Moths, Pacific Northwest
The White Lined Sphinx Moth is from the family Sphingidae, it is also called the hummingbird moth because of its hovering, swift flight patterns and it is about the same size as a hummingbird.
These big bodied moths have long fore wings and short hind wings, with wingspans up to 20 cm. Many species pollinate flowers such as orchids, petunias and evening primroses while sucking their nectar with a proboscis that can reach up to 25 cm long in some species.
These moths can be seen on most of Vancouver Island but are not common, they prefer dryer habitats.
White lined sphinx moths are among the largest flying insects of the pacific northwest, with adult wingspans exceeding 20 cm and the larvae can be quite large as well, with most having a prominent horn at the rear of their fleshy body. When alarmed, the larvae will rear up their heads in a threatening posture.
The white lined sphinx has a prominent brown head, a brown thorax with 6 white stripes along with a brown abdomen that has paired dark spots on each segment. The fore wings are brown with a buff colored band from base to tip and veins outlined in white. The hind wings are pink, turning to dark brown near the margins.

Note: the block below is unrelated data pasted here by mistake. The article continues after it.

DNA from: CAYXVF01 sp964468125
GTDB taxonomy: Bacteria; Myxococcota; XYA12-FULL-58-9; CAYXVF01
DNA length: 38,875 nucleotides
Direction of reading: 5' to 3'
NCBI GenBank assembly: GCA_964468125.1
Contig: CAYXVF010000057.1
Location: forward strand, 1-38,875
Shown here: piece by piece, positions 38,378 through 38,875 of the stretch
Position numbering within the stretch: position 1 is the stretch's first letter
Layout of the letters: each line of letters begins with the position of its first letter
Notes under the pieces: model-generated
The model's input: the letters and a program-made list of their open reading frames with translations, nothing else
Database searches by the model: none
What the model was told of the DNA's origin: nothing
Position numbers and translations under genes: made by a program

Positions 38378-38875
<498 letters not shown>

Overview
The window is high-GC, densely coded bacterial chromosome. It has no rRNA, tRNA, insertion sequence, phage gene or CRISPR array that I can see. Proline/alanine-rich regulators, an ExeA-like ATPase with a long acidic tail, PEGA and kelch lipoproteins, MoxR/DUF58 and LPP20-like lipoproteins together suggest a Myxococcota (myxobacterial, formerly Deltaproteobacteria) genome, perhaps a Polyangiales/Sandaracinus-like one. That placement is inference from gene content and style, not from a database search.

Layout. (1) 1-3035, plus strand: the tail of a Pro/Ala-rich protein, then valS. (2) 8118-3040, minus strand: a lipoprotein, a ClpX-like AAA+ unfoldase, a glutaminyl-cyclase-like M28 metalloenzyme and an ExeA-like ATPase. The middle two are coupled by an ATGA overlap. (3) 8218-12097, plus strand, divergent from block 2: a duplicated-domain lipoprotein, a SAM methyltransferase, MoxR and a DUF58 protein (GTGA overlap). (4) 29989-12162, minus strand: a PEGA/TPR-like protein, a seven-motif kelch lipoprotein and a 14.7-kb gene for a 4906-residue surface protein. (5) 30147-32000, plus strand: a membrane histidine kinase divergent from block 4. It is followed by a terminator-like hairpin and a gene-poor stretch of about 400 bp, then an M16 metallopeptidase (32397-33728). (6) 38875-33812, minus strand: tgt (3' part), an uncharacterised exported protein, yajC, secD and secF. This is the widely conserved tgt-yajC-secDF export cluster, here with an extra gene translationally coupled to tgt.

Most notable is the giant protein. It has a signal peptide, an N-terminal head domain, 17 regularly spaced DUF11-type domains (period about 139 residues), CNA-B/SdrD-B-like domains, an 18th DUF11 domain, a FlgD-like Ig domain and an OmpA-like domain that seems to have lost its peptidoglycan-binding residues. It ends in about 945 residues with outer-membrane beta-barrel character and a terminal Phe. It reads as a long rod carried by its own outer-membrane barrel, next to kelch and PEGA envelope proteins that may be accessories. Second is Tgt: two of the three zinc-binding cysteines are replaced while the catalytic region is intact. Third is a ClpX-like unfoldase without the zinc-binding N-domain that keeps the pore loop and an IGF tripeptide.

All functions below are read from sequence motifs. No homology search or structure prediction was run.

Sphinx moth larvae change underground into adult moths, who then dig their way to the surface. Mating occurs shortly thereafter, with females laying as many as 1,000 eggs on the underside of food plants. Eggs hatch within a few days. Here in the pacific northwest, there will be one brood per year but in warmer climates, there can be a spring and fall brood.
Sphinx moths emerge at dusk from their hiding places and begin feeding on the nectar of flowers. Their size, combined with their rapid wing beats, allows them to hover and feed in the manner of hummingbirds, for which they are sometimes mistaken.